Friday, 15 May 2009

The Remorseful Day

What's with all these people suddenly saying sorry? Is it perhaps a symptom of swine flu or is it an ailment in its own right? The fat cats of major banks were the first people to go down with 'sorry flu' with their profuse apologies for cocking up the world's economy and paying themselves unjustifiable mega-bonuses (I couldn't help noticing that the cure for the disease didn't extend to paying any of the money back).

Now the disease (apologitis ratbagiensis, to give it its full Latin name) has taken hold at Westminster as afflicted MPs and party leaders vie with each other in expressing their oh-so sincere regrets for helping themselves to rather more of the tax-players' money than they should have. It's clearly a painful malady as the air rings with heartfelt cries of "it's the system that's at fault", "it was a genuine mistake", "I've already paid it all back", "the money was just resting in my account", etc, etc. No, wait a minute, that last one came from an episode of Father Ted more than ten years ago - but you get the general idea.

A few weeks back, lodged neatly between the bankers' outpourings of remorse and the politicians' mea culpas, there was another public airing of the five-letter 's-word'. I read this report online...


LONDON - The London Evening Standard launched a campaign today apologising to Londoners for its performance in the past, as the newspaper kicks off a three-week publicity attack ahead of its relaunch on May 11.

The print campaign, created by McCann Erickson, apologises to Londoners for losing touch, taking them for granted, and being negative, complacent and predictable. All of the executions begin with the word "sorry" and use the Standard's Eros logo.

The campaign comes in response to market research, commissioned by the newspaper’s new editor, Geordie Greig, which found that Londoners felt the paper was too negative and did not meet the capital’s needs.

The approach will be seen as critical to that of the former editor Veronica Wadley, who edited the Standard for seven years before its acquisition by Alexander Lebedev.

So, when 11 May finally arrived, what did the Evening Standard apologists actually do? Well, for a start, they reduced Leonard Barden's long-running and much-loved chess feature from five appearances a week to a solitary one (on Friday), though still publishing the other four online. It's at if you want to read it and there is a comment box at the end where you can express your feelings about the situation (more and more people are doing so). Good to have it online but it is a retrograde step to remove it from the printed newspaper where it is much more likely to be read by occasional or casual chessplayers and where it has provided high quality enjoyment for tired commuters and valuable publicity for competition chess since the early sixties.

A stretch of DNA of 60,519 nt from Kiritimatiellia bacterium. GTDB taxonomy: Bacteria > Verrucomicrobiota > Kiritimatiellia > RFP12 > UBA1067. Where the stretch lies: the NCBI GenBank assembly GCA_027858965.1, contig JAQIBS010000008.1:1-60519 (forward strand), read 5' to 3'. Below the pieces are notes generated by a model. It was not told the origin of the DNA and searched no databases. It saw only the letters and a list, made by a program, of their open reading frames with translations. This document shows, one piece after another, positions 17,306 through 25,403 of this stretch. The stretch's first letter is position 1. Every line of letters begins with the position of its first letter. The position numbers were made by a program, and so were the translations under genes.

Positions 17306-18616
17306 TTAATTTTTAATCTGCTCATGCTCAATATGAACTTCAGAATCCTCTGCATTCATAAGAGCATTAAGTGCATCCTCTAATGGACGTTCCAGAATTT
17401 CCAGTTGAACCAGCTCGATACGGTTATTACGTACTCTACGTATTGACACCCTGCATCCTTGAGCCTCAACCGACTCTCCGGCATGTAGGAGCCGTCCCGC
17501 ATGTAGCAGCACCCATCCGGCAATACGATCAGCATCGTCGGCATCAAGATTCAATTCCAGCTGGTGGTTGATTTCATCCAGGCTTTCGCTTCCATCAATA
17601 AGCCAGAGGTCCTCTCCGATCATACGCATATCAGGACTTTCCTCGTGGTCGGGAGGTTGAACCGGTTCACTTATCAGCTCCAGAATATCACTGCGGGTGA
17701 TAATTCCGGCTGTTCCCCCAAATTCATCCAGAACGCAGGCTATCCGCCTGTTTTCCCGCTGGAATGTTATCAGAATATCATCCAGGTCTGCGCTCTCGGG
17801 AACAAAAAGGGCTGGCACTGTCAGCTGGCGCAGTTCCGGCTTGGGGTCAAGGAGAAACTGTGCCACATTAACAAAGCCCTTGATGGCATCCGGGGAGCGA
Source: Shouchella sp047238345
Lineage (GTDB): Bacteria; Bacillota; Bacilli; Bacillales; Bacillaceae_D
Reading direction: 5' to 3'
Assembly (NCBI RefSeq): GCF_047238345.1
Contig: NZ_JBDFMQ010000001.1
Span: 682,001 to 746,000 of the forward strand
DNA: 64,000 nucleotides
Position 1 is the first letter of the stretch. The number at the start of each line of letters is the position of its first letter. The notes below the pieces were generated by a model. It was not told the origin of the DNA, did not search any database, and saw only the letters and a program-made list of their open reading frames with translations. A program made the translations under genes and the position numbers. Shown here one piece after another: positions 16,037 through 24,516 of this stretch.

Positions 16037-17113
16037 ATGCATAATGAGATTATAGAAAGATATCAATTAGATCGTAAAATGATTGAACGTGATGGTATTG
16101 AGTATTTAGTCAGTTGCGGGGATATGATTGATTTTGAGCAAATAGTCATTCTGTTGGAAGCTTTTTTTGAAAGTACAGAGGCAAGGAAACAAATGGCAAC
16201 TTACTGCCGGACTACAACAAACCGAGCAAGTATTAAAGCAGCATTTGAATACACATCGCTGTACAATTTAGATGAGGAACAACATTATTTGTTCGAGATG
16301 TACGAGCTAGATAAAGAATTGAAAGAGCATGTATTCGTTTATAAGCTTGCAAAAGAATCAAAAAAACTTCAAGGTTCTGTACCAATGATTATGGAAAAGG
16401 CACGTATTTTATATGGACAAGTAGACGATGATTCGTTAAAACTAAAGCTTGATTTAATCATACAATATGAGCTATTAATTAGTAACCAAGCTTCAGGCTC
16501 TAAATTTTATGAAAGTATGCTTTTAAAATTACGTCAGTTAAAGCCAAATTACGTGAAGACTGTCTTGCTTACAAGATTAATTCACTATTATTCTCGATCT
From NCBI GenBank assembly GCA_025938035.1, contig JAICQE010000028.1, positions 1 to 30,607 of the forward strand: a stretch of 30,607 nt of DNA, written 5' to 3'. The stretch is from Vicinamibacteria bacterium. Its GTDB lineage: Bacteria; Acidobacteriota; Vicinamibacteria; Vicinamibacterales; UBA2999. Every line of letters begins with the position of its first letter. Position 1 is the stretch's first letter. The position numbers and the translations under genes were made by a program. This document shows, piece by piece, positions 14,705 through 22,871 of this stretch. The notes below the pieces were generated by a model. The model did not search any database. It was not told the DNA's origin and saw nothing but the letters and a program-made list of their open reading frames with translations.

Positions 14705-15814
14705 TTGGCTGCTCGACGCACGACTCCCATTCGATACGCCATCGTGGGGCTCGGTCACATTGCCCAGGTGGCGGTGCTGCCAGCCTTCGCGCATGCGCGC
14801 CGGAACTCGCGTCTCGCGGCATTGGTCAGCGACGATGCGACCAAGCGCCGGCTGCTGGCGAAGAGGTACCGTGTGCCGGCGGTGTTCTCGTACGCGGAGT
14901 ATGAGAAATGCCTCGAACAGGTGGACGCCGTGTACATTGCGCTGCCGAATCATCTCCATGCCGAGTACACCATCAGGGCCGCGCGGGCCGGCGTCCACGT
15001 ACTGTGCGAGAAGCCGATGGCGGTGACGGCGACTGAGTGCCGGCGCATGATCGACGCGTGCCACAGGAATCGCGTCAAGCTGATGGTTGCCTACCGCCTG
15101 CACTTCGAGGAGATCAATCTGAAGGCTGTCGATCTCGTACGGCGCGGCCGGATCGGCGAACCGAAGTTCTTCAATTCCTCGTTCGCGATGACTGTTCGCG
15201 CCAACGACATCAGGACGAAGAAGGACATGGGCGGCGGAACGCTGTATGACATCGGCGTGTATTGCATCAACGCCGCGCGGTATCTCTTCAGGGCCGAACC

Only now can we chessplayers fully appreciate what the earlier report said about the Evening Standard "losing touch... taking [people] for granted... being negative", etc, etc. For us, things were rather better before the newspaper suddenly succumbed to a fashionable attack of 'sorry flu'. Given the Standard's admirable propensity for expressing sorrow, there is still time for them to do so again, whilst at the same time restoring Leonard Barden's column to the print version of their paper on every weekday as before. But there is no need for the newspaper to shell out further cash on an expensive publicity campaign. See the image above, where I have adapted the poster the Standard used earlier this month as part of their relaunch. In a spirit of reconciliation I'm prepared to let them use my artwork for free.

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